But if you find one of two daft mistakes and everyone makes themthat could make the difference between a grade or a level, and those painful fifteen minutes will pass a lot quicker if you are checking answer than if you are just staring blankly in front of you.

Probably not, so you may have made a mistake, so you go back and look through your working to solve it. For example, Flashcards are an ideal study aid to help you prepare for a language exam where you need to remember key terms.

Well, believe it or not, many of these skills are needed and developed when studying maths.

Last minute revision tips for GCSE maths

If you are factorising, then expand your answer and see if you get the question. Ella Simpson is a tutor at Tavistock Tutors. Taking regular study breaks and exercising is proven to engaging your brain in studying and improve your exam performance in the long-run.

Past papers are the obvious solution, as they are a good indicator of the standard required and the type of questions the examiners ask. The theory behind mind mapping explains that making associations by connecting ideas helps you to memorise information easier and quicker.

Use Mind Maps to Connect Ideas If you find it difficult to remember tons of new study notes, Mind Maps may be the key to improving your memory. Adapt for Different GCSE Subjects It may seem obvious but many students try to study for different subjects using the same study methods.

Finish revising at about 6pm, have a really nice meal, and then take the night off.Last minute revision tips for GCSE maths As GCSE exam season approaches, Ella Simpson offers her simple advice on how to tackle last minute maths revision and memorising formulas.

Revision techniques to help your students master the art of revision. We’ve put together a collection of free revision aids including Jedi mind-trick revision lesson ideas, revision games, the 10 commandments of exam success and ways to identify personal learning styles as well as subject-specific revision guides.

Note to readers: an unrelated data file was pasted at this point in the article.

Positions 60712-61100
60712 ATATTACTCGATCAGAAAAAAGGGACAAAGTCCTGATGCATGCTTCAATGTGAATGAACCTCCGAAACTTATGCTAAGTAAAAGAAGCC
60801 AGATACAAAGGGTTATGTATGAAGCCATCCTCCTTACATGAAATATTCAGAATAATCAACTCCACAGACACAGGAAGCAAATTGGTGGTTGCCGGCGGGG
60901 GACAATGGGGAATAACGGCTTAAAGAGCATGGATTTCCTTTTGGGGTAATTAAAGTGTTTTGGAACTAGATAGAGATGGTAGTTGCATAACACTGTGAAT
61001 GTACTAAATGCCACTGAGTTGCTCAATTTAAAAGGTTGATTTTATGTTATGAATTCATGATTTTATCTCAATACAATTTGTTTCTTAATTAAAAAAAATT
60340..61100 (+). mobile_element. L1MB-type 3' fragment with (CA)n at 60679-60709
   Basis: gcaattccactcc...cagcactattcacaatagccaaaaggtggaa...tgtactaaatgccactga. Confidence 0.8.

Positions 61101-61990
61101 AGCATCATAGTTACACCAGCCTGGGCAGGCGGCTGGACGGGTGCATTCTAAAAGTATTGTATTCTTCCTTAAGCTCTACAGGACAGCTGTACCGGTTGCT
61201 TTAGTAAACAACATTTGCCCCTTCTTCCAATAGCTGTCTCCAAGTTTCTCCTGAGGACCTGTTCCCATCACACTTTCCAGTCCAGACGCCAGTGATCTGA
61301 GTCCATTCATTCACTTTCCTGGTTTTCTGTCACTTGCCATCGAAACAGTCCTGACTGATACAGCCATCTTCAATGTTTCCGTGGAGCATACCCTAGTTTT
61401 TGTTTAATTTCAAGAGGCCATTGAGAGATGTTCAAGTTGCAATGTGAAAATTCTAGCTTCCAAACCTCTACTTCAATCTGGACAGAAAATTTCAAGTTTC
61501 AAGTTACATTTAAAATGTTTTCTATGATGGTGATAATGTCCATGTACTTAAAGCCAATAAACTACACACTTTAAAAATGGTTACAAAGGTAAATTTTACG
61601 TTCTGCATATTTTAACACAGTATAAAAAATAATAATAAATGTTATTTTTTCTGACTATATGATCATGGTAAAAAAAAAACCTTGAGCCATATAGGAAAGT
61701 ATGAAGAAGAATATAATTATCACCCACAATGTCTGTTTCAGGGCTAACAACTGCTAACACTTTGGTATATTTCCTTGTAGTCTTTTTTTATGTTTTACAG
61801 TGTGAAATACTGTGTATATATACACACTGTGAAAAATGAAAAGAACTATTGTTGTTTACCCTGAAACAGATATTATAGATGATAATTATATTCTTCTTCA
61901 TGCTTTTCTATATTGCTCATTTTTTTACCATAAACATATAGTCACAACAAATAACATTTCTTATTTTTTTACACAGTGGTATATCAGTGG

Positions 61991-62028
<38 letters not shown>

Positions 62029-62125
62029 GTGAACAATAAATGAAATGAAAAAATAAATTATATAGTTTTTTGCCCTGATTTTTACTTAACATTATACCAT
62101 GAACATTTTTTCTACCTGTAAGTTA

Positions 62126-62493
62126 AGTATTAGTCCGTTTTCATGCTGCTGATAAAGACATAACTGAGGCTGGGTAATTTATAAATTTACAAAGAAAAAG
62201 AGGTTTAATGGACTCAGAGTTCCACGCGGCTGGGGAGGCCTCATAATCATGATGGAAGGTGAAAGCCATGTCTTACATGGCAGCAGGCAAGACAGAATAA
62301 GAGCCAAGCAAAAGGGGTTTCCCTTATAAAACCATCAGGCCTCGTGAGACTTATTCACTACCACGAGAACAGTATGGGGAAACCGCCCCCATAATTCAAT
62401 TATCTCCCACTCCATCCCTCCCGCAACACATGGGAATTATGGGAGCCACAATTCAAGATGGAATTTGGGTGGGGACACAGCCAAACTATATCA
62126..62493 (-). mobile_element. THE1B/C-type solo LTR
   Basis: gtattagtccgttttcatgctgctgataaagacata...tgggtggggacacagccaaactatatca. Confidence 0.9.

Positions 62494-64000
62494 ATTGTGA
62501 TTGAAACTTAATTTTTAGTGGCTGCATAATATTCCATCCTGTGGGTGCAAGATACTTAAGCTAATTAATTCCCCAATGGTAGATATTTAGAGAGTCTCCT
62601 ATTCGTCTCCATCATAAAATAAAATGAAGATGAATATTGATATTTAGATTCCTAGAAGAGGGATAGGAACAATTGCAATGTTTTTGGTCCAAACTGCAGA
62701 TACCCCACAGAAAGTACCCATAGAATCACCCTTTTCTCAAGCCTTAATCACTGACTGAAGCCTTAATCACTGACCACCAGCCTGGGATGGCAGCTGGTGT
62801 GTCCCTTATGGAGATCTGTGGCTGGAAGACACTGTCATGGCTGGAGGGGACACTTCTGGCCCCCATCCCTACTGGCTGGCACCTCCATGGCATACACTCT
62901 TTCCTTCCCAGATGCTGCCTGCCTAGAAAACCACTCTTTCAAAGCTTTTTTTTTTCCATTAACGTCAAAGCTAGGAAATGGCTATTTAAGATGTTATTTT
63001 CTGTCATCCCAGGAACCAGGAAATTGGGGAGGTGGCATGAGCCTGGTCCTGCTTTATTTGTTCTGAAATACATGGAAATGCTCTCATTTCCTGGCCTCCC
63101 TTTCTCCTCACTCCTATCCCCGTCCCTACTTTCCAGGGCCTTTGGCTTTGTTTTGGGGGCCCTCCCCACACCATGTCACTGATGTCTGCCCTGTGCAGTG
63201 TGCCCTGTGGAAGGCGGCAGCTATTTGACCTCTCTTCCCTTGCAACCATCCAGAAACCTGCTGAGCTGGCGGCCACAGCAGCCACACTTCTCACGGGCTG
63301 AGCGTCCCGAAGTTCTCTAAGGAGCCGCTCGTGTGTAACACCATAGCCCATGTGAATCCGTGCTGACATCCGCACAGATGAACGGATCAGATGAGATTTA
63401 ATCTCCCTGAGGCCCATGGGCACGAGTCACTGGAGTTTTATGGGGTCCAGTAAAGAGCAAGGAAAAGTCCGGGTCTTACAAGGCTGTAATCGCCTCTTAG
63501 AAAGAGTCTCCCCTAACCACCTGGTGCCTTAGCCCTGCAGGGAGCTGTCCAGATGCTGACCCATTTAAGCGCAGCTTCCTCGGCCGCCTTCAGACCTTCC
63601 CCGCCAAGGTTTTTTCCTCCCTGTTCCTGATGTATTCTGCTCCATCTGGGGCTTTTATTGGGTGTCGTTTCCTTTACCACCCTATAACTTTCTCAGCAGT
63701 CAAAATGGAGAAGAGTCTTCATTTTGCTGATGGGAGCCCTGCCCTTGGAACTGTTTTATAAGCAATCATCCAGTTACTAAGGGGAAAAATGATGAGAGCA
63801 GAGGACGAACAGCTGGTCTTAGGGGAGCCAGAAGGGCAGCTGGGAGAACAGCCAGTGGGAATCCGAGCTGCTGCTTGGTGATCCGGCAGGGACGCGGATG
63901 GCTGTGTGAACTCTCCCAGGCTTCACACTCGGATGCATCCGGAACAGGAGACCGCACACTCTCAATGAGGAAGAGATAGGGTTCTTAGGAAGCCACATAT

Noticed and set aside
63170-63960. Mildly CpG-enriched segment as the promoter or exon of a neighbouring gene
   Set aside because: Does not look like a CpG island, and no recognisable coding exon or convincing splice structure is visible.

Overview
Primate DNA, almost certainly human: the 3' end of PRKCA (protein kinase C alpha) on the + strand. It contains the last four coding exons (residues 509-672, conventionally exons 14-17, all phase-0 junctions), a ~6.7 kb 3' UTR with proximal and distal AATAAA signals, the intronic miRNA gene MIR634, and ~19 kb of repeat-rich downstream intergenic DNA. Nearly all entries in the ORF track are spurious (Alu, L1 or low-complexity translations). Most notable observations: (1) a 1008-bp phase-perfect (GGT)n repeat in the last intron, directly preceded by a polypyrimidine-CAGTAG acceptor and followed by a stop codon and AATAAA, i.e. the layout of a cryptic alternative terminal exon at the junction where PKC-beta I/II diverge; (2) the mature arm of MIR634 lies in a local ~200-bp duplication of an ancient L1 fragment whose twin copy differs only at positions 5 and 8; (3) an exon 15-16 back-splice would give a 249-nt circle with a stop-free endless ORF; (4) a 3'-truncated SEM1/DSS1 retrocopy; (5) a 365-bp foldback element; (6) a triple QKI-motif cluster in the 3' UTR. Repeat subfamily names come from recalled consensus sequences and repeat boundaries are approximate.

Deciphering Numbers and Maths Short-cuts.

Studying for a maths exam - or needing to recall formulae or information that contains a large amount of numbers - can seem intimidating, but it does not have to be if you employ a few learning short-cuts and focus on some specific techniques that put the power of your built-in mental capacity.

1. Create a Revision Timetable. Building a revision timetable can add structure to your revision techniques and help you identify which GCSE subjects you need to prioritise to get better marks.

Creating a revision timetable is a great way to organise your study time, plus it also helps boost your motivation to revise for your exams.

GCSE Revision Tips

The only way to revise maths is to do maths. You will do much better spending 20 minutes doing maths questions than spending two hours just reading a textbook.

The more questions you do yourself, the more you will get right, the higher your confidence will be, the more you will enjoy your revision, and the better you will do in the exam. Hopefully some of the above A Level Maths revision tips has made you think about how you are studying and may even help with your exams.

If you want some more help then have a look at our list of the best maths revision books.

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Maths specific revision techniques